“You have nothing to fear so long as you believe. For when you believe, anything is possible.”
You may think New York, London, Chicago, or Los Angeles is where you should go to fulfill your purpose. But, in actuality, Oz is the place to go to find the life you could not realize in Kansas.
Kansas itself is a metaphor for hardship, dissatisfaction, and strife. Oscar Diggs (James Franco) knows better than anyone how dry the land is and how perfectly his life mirrors its desiccation. A circus magician, Oscar suffers from that first ranked fear of following in his father’s footsteps and yearns for greatness. “My father spent his whole life tilling the dirt just to die face down in it.”
As always when living in fear, Oscar becomes the very thing he’s running from: a shell of a man who doesn’t see his gifts, who doesn’t appreciate his gifts, or just doesn’t care about them. He cheats his friends and takes advantage of the women who will him their hearts.
Unlike Dorothy’s trip to Oz which served as a living reflection of her struggles to teach her lessons, the Land of Oz is a consequence for Oscar Diggs.
Set in a black-and-white Kansas in 1905, Disney’s “Oz the Great and Powerful,” directed by Sam Raimi, is soon hit by darkness and chaos. That dry Kansas dirt is swept into a terrible tornado, reaching to an unforgiving sky, Oscar and his hot air swirling in its debris.
But alas, prayers are answered and those prayers are banked on Oscar’s potential and his solemn promise. Pending survival he vows to become a better man, he guarantees to meet his greatness.
On the other side of his promise is the prophecy to the Good People of Oz that a savior will come and free them from the Wicked Witch. Together that promise and prophecy will show Oscar who he is meant to be.
Humorous, a little frightening at times, and wildly entertaining, “Oz the Great and Powerful” searches deep within the mystical coffers and discovers a fresh story in a classic tale. It proves to be timely and surprisingly profound.
Exploring matters of love & deceit, the movie shows how our broken hearts break the hearts around us, weaving a system of hurt, especially for the woman scorn as she becomes exactly what the heartbreaker makes of her. This movie is a warning against living the pain.
The movie is almost perfect save for a few downfalls. Even though they make exciting use of the 3D format, there are moments when it is dizzying.
Also there is a nagging feeling while watching the film that, though it is colorful, breathtaking, and electrifying something just isn’t right. It doesn’t quite touch the heart like it longs to. I’ll tell you what it is. “Oz the Great and Powerful” is a little short on chemistry.
Mila Kunis makes a decent turn as Theodora and owns the most important transformation in the film. Yet for all her striking beauty, which is central to her character, she is out of place in the fantastic, adrift in the magical.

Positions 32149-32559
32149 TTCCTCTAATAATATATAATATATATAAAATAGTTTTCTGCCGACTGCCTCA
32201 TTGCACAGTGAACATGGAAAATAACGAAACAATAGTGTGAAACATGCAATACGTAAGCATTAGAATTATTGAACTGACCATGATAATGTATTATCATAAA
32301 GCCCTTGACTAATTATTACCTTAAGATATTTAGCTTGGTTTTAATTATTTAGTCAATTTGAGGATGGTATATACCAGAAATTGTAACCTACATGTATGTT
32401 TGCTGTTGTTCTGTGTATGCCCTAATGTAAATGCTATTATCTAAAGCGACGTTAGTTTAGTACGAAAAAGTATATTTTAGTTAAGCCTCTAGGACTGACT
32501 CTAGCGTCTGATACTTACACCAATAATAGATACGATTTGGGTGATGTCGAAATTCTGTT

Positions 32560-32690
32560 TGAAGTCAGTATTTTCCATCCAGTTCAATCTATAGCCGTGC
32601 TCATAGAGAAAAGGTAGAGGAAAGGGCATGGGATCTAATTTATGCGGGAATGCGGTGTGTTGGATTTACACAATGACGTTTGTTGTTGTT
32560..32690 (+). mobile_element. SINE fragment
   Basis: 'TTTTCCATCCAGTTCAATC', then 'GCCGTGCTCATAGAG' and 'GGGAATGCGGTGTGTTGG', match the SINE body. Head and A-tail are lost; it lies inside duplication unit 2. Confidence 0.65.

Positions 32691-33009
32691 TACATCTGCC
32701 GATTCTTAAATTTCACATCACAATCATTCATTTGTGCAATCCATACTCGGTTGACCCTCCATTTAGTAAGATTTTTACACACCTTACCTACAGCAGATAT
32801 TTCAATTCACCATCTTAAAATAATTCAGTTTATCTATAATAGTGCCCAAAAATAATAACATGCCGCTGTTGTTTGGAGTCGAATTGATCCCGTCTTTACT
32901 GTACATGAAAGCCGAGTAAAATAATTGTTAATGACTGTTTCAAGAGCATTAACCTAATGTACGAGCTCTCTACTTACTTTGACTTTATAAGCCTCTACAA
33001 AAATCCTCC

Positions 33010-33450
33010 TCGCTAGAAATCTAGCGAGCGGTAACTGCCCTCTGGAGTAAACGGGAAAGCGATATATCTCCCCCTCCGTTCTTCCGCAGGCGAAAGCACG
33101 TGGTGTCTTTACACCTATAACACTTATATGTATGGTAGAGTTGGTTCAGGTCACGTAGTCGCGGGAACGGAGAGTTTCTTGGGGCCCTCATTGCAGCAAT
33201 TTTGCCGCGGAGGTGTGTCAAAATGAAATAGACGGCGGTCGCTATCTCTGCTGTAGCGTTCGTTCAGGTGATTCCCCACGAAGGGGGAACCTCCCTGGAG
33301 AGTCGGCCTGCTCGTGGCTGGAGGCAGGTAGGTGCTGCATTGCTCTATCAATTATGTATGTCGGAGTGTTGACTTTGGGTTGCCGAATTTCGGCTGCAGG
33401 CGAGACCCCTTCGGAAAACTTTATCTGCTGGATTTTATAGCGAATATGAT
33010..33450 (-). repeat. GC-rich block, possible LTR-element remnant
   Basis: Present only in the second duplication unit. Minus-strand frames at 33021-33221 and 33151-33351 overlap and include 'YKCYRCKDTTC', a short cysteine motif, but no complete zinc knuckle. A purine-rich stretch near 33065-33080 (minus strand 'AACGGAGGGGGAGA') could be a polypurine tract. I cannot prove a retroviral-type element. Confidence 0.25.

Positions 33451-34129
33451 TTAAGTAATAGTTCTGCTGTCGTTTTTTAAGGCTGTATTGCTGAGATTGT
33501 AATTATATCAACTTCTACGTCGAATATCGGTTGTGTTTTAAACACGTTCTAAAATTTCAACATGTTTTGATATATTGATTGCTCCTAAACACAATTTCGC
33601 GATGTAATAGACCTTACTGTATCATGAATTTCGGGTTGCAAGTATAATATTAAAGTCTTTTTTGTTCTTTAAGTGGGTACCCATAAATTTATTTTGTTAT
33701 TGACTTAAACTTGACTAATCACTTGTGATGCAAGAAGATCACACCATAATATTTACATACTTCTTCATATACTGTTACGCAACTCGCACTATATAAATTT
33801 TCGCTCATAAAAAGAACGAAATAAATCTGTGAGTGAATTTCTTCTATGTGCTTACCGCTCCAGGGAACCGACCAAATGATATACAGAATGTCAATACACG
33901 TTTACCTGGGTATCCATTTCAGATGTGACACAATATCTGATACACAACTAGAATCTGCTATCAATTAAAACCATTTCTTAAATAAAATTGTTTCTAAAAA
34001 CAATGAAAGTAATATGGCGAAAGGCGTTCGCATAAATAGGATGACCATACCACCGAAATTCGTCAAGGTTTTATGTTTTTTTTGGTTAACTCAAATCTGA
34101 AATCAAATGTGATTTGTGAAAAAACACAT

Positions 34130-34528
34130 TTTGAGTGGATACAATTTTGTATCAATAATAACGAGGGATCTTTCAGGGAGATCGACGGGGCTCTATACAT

Rachel Weisz has the most chemistry with her character and the Land of Oz, though none of them really fit in to all the color and highly dramatic visuals. Weisz seems as if she is Evanora body & soul and feels most like she belongs in Oz.
Michelle Williams as Glinda appears to understand best that a movie like this is not all elaborate costumes and CGI, but that the fairy tale must be internalized.
The witches are as important as The Wizard, if not more so. However, though their delivery of lines and execution of blocking are fine, owning the world and becoming the fairy tale isn’t fully grasped.
An audience must believe. We must believe in hot air balloons that travel to alternate dimensions, talking monkeys, flying baboons, wicked witches, and good Glinda kisses. That’s what we’ve come for. But we can’t believe if the movie’s stars do not.
Finley the Flying Monkey (Zach Braff), and sidekick to Oz, delivers some of the movie’s heartiest humor and most touching moments. Without him and the China Girl (Joey King) Oz would be nothing and so would this film.
It’s hard to expect anything from Franco as The Wizard given his many past portrayals where the story was more impressive than his delivery, but rest assured he is victorious as Oz and he anchors the film, his performance nimble and appropriate as he illuminates Oscar’s yellow bricked journey to greatness.
It takes a kind face creased with laugh lines and glinting eyes to straddle that thin strip between kid humor and adult fanfare without falling over and also to preserve the charm and likability of a smarmy smooth talker. From scene to scene Franco is light on his feet, gliding between quips and using that face for all its worth.
A tale wrought with the old faithfuls -- fear, broken promises, broken dreams, a quest for greatness and a good chick fight here and there, “Oz the Great and Powerful” is a stunning show of hearts in motion, teaching that ours beat best when we believe.
But more than a story about belief it is a true Oz lesson and we glimpse that quality in us which is better than greatness.
Ease on down to your favorite theater. This movie is a wickedly resplendent return to the Emerald City and will be enjoyed by young and old.
Check local listings for showtimes.